Everybody Loves Raymond A Little More After He Promised Not to ‘Frasier’ His Old Show
Ray Romano says that, when it comes to his legendary sitcom Everybody Loves Raymond, a soulless, cash-grab reboot is “out of the question.” And that’s why there will never be a show called Everybody Loves Kelsey.
Over the past six years, the three-time Emmy-winner has been writing an extra act onto his already impressive career. In films like The Big Sick, Paddleton and The Irishman, Romano stretched his range past where most TV watchers would pigeon-hole the Queens-born comedian and established himself as an esteemed dramatic actor in a career arc that we lovingly call The Romanaissance. However, while Romano was building a filmography full of thoughtful indie films, another holdover from the late 1990s to early 2000s sitcom boom was also enjoying a resurgence in popularity — the late 1990s to early 2000s sitcom itself. Between Fuller House, That ‘90s Show, Bel-Air and, of course, the sequel series unworthy of bearing the name Frasier, it seemed inevitable that a network-owned streaming service would make a play for Everybody Still Loves Raymond. Thankfully, Raymond doesn’t love reboots.
While promoting his directorial debut film Somewhere in Queens during a recent episode of Real Time with Bill Maher, Romano shot down a question about a possible reprisal of his nine-season CBS sitcom that ended gracefully in 2009, saying of the unfortunate popularity of decades-late sitcom sequels, “They’re never as good, and we want to leave with our legacy as what it is.” So he’s definitely been suffering through the new Frasier, too.
Additionally, Romano says that an Everybody Loves Raymond revival wouldn’t be possible due to the absence of many important creatives from the original show — not that it’s stopped other sequel sitcoms. Romano remarked, “It’s out of the question because now (Ray Barone’s) parents are gone: Peter Boyle and Doris Roberts,” referring to the passing of the two actors who played Frank and Marie Barone respectively.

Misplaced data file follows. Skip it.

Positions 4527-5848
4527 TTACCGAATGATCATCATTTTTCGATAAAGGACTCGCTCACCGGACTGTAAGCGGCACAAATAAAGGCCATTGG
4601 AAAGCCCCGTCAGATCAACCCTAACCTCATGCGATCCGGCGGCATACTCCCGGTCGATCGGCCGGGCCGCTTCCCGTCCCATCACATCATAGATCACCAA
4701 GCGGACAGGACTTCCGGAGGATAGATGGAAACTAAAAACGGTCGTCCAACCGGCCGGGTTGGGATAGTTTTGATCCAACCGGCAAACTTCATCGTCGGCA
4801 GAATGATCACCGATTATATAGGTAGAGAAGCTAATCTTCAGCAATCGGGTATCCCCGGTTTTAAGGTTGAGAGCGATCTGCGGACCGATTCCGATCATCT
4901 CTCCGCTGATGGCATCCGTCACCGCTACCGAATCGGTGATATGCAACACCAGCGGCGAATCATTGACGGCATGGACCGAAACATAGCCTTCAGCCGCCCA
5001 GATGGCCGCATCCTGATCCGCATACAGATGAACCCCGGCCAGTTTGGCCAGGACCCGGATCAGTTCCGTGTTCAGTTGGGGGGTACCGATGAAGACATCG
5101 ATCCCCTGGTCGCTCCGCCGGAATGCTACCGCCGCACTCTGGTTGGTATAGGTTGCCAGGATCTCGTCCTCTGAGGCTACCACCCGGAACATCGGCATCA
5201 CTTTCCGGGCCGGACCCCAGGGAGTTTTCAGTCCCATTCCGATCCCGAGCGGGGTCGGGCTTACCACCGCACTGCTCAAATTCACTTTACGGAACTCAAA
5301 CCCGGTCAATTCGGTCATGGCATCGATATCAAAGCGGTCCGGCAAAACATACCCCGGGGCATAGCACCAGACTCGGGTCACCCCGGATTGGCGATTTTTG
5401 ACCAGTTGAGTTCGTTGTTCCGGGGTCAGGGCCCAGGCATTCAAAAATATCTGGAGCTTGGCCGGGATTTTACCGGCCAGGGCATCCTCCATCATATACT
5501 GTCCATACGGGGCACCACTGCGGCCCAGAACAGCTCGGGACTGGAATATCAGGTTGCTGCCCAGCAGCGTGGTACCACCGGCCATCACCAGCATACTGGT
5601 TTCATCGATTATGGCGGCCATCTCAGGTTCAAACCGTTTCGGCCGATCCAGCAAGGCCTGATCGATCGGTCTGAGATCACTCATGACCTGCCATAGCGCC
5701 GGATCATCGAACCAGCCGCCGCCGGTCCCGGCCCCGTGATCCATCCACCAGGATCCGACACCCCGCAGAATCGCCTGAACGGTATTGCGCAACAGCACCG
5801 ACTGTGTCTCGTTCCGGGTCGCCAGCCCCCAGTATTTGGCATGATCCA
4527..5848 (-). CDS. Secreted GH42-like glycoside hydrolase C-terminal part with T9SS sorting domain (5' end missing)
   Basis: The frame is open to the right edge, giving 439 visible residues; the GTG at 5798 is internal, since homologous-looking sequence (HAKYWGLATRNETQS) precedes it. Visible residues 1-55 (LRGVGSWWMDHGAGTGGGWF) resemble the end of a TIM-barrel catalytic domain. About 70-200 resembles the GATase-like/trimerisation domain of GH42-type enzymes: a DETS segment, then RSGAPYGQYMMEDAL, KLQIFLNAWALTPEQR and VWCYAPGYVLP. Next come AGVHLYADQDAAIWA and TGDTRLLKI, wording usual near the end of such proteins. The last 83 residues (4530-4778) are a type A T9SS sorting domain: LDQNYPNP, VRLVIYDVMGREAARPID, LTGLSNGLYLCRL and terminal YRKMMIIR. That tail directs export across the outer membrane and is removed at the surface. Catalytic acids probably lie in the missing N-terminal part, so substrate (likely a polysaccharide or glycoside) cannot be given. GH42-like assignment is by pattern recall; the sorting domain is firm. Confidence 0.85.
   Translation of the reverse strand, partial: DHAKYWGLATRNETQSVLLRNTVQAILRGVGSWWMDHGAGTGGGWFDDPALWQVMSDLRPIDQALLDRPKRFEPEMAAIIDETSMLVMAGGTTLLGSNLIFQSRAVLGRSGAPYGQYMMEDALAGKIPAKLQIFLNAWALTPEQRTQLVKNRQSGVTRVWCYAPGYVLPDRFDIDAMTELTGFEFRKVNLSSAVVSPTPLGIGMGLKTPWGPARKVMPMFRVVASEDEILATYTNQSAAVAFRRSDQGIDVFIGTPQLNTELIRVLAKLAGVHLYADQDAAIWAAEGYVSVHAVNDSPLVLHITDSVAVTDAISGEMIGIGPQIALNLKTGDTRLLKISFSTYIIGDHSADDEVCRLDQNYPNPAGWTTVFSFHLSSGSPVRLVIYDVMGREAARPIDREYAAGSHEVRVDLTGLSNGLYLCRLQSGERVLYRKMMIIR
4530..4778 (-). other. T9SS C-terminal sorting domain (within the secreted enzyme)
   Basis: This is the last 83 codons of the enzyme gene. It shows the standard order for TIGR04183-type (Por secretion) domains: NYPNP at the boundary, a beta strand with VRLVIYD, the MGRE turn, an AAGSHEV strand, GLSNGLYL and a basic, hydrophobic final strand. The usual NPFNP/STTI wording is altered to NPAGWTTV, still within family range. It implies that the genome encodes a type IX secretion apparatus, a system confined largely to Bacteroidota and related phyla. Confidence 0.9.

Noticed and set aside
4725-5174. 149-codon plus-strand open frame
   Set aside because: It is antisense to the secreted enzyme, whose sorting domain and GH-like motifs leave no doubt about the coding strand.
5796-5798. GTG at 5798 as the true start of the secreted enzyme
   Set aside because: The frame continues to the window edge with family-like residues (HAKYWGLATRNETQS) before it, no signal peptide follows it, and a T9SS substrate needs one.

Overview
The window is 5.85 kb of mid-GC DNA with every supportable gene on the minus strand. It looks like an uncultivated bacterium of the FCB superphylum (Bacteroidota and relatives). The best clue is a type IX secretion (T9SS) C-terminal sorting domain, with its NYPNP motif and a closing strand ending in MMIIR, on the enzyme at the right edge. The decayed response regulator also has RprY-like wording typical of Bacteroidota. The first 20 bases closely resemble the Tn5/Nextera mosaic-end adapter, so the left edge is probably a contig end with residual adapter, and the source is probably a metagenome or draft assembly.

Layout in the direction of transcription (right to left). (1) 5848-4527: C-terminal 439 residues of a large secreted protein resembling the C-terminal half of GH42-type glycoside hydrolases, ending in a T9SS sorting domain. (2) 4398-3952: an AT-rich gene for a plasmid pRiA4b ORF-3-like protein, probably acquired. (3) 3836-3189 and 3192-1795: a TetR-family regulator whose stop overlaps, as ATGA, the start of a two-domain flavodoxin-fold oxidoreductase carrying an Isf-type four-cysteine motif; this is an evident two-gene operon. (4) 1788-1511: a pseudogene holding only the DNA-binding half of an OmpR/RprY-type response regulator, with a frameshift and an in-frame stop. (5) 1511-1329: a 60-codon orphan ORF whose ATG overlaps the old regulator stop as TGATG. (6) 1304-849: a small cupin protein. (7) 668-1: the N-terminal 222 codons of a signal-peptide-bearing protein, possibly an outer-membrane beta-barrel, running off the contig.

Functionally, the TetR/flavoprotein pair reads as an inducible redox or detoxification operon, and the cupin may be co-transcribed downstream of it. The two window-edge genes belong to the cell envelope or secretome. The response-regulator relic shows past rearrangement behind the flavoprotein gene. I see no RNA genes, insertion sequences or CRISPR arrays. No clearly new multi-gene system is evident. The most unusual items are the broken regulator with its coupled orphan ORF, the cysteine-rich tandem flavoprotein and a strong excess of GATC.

Romano even admitted that, during the show’s original run, other cast members lobbied him to extend the series even further than nine seasons. “The rest of the cast wanted it to go on,” Romano revealed, “but myself and (show creator) Phil Rosenthal, we thought it was time.” Thanks to Romano’s preference toward quality over proliferation, the retrospective opinion of Everybody Loves Raymond remains high as it’s consistently ranked among the top sitcoms of all time in recent lists.
It’s too bad that Romano is one of the few sitcom stars from his generation who is willing to leave us wanting more — hell, even Jerry Seinfeld has stirred up gossip over some mysterious post-finale Seinfeld project. However, in a media landscape full of nostalgia mining and legacy liquidation, Everybody Loves Raymond fans can rejoice in knowing that the Barones are safe and sound on Long Island, never to be disturbed, resurrected or relocated to Boston.